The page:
officers’ conduct, Plaintiffs are without a Fourth Amendment claim that the
   officers behaved “unreasonably.” See Ramirez, 

2021 WL 257199

, at *4.
           The district court therefore correctly held, in accordance with our
   precedent, that Plaintiffs’ excessive-force claim fails as a matter of law.*
           Plaintiffs also contend that the district court erred by granting
   summary judgment on their failure-to-train claim against the Sheriff. The
   district court held that Plaintiffs forfeited this claim by failing to plead it in

              For the first time at oral argument, Plaintiffs attempted to distinguish between
   the officers’ first four shots and their subsequent ones. As we’ve repeatedly and
   emphatically held, we cannot and will not consider arguments raised for the first time at
   oral argument. See, e.g., Hoyt v. Lane Constr. Corp., 

927 F.3d 287

, 297 (5th Cir. 2019);
   Martinez v. Mukasey, 

519 F.3d 532

, 545–46 (5th Cir. 2008); United States v. Bigelow, 

F.3d 378

, 383 (5th Cir. 2006); United States v. Ogle, 

328 F.3d 182

, 191 n.9 (5th Cir. 2003);
   Comsat Corp. v. FCC, 

250 F.3d 931

, 936 n.5 (5th Cir. 2001); Whitehead v. Food Max of Miss.,

163 F.3d 265

, 270 (5th Cir. 1998).

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                                     No. 20-30442

   their complaint and raising it only in response to the officers’ motion for
   summary judgment. We agree with the district court.
          It is well settled in our circuit that “[a] claim which is not raised in the
   complaint but, rather, is raised only in response to a motion for summary
   judgment is not properly before the court.” Cutrera v. Bd. of Supervisors of
   La. State Univ., 

429 F.3d 108

, 113 (5th Cir. 2005) (citing Fisher v. Metro. Life
   Ins. Co., 

895 F.2d 1073

, 1078 (5th Cir. 1990)). We’ve repeatedly emphasized
   this rule. See, e.g., Pittman v. U.S. Bank, N.A., 840 F. App’x 788, 789–90 (5th
   Cir. 2021) (per curiam); Price v. Wheeler, 834 F. App’x 849, 859 n.8 (5th Cir.
   2020); Park v. Direct Energy GP, LLC, 832 F. App’x 288, 295 (5th Cir. 2020)
   (per curiam); Lumar v. Monsanto Co., 795 F. App’x 293, 294 n.1 (5th Cir.
   2020) (per curiam); Brown v. Wilkinson Cnty. Sheriff Dep’t, 742 F. App’x
   883, 884 (5th Cir. 2018) (per curiam); Sims v. City of Madisonville, 

894 F.3d

, 643 (5th Cir. 2018) (per curiam); Strong v. Green Tree Servicing, Inc., 716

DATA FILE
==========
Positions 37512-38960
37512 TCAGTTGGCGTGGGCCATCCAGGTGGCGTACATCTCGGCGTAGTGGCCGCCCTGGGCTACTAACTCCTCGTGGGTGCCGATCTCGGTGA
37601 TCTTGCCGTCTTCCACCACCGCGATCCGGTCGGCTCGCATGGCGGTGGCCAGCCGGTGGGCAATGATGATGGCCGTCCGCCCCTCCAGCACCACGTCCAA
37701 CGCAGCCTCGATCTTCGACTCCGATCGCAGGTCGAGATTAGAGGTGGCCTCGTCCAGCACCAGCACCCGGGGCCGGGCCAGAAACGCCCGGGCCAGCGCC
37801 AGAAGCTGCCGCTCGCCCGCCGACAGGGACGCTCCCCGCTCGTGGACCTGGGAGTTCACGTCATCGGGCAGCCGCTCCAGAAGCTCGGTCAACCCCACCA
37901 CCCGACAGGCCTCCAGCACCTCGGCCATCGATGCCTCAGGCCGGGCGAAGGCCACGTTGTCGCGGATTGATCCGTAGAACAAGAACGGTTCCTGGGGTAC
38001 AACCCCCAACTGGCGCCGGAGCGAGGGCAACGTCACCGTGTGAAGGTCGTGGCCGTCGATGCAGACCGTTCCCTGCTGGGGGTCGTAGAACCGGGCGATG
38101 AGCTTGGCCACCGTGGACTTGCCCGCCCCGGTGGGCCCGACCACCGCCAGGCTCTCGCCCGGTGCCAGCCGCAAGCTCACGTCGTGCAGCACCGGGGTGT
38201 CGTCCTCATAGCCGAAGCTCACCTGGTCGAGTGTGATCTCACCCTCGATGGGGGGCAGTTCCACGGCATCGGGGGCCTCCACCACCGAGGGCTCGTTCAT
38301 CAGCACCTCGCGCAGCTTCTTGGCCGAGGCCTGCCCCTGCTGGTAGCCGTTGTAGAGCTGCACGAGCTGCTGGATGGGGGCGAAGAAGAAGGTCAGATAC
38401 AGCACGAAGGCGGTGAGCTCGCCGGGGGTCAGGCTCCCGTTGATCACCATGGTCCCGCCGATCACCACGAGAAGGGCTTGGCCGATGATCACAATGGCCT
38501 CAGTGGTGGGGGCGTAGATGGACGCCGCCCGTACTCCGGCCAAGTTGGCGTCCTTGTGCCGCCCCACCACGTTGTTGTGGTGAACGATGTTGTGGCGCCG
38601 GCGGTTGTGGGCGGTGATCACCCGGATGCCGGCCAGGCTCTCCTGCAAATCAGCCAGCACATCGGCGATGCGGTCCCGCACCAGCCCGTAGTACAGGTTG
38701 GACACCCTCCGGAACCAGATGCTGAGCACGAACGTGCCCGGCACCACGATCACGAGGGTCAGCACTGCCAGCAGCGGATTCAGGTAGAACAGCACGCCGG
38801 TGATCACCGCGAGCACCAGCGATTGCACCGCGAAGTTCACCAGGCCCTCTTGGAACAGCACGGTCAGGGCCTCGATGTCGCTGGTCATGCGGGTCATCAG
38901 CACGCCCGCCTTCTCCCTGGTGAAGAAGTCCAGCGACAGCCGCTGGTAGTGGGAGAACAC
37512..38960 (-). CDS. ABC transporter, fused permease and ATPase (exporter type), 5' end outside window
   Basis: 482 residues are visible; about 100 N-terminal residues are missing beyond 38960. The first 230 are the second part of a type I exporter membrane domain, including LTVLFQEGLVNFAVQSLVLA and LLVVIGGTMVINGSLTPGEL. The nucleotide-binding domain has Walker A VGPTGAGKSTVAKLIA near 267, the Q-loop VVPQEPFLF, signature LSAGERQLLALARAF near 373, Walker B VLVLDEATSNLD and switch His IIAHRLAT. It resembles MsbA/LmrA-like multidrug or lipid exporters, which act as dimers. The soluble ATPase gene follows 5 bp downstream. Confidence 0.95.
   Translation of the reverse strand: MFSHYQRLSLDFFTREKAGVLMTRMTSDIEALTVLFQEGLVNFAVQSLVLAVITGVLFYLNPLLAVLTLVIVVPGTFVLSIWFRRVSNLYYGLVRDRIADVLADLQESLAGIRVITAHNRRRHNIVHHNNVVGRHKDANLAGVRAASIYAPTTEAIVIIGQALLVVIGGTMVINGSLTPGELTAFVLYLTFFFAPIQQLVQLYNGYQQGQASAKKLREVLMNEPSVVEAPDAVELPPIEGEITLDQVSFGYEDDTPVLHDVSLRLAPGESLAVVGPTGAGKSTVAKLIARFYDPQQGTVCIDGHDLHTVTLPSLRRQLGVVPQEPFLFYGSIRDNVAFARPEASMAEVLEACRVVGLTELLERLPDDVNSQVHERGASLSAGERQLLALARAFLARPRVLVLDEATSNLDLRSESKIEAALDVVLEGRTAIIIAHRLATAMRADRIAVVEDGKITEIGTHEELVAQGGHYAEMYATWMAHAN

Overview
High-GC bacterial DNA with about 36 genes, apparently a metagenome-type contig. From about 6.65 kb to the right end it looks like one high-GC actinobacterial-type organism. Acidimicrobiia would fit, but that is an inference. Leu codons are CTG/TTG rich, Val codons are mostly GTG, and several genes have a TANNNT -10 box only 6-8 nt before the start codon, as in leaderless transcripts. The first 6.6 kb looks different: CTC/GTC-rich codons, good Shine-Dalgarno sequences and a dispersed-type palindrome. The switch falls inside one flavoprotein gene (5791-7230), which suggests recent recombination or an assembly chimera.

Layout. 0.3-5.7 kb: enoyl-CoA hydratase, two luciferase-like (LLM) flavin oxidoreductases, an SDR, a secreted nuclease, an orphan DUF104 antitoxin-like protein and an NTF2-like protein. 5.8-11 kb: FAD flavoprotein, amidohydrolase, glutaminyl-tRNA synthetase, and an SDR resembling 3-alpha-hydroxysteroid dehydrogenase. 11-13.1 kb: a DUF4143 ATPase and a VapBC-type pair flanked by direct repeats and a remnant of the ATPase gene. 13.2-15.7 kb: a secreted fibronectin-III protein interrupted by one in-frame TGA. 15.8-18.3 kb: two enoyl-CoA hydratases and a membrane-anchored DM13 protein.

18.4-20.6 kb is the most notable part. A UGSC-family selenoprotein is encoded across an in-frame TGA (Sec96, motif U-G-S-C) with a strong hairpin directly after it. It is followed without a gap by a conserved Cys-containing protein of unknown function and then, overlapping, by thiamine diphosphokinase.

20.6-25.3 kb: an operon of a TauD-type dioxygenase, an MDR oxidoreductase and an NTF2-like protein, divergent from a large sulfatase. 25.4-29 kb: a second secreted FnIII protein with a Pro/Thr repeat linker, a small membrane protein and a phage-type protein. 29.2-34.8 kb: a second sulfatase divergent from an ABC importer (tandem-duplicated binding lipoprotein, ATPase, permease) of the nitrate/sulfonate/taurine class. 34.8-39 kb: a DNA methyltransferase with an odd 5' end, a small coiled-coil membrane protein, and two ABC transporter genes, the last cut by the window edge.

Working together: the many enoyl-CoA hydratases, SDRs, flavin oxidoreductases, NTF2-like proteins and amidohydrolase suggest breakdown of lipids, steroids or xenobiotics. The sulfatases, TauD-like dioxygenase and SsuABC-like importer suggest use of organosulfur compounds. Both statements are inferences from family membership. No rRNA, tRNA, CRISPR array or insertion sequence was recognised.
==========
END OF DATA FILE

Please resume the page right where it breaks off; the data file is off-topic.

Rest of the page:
F. App’x 259, 265 n.7 (5th Cir. 2017) (per curiam); Jones v. Wells Fargo Bank,

858 F.3d 927

, 935 (5th Cir. 2017); United Motorcoach Ass’n v. City of

851 F.3d 489

, 492 n.1 (5th Cir. 2017); Byrnes v. City of Hattiesburg,
   662 F. App’x 288, 290 n.1 (5th Cir. 2016) (per curiam).
          Plaintiffs alleged that Sheriff Gautreaux failed to adequately train his
   officers to avoid excessive force. After the officers moved for summary
   judgment, Plaintiffs argued for the first time that the Sheriff failed to
   adequately train his officers to deal with mentally unstable individuals. This is
   precisely the sort of surprise switcheroo that our precedents forbid.
          Plaintiffs contend that the district court should have construed their
   new summary-judgment argument as an implied motion to amend their
   complaint under Federal Rule of Civil Procedure 15. It’s true that we’ve done
   that in the past, see, e.g., Pierce v. Hearne Indep. Sch. Dist., 600 F. App’x 194,
   200 (5th Cir. 2015) (per curiam), although it’s unclear how cases like Pierce

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                                      No. 20-30442

   are consistent with our rule of orderliness and our numerous published
   precedents holding litigants forfeit arguments raised for the first time at
   summary judgment. Moreover, the sort of relief mentioned in Pierce—
   construing a request for X as an implied request for Y—is normally reserved
   for pro se litigants. See, e.g., United States v. Riascos, 

76 F.3d 93

, 95 (5th Cir.
   1996) (“conclud[ing] that the district court’s failure to construe [the pro se
   plaintiff’s] ‘traverse’ as a motion to amend was an abuse of discretion”);
   Cooper v. Sherriff, Lubbock Cnty., 

929 F.2d 1078

, 1081 (5th Cir. 1991)
   (“Under the liberal construction given to pro se pleadings, the magistrate
   judge should have construed Cooper’s reply to the defendant’s new answer
   as a motion to amend the complaint.”). Of course, Plaintiffs in this case did
   not appear pro se; they were represented by experienced counsel. Plaintiffs’
   counsel never moved to amend under Rule 15. Their failure to do so forfeited
   the issue and prevented the district court from considering the merits of their
   summary-judgment argument.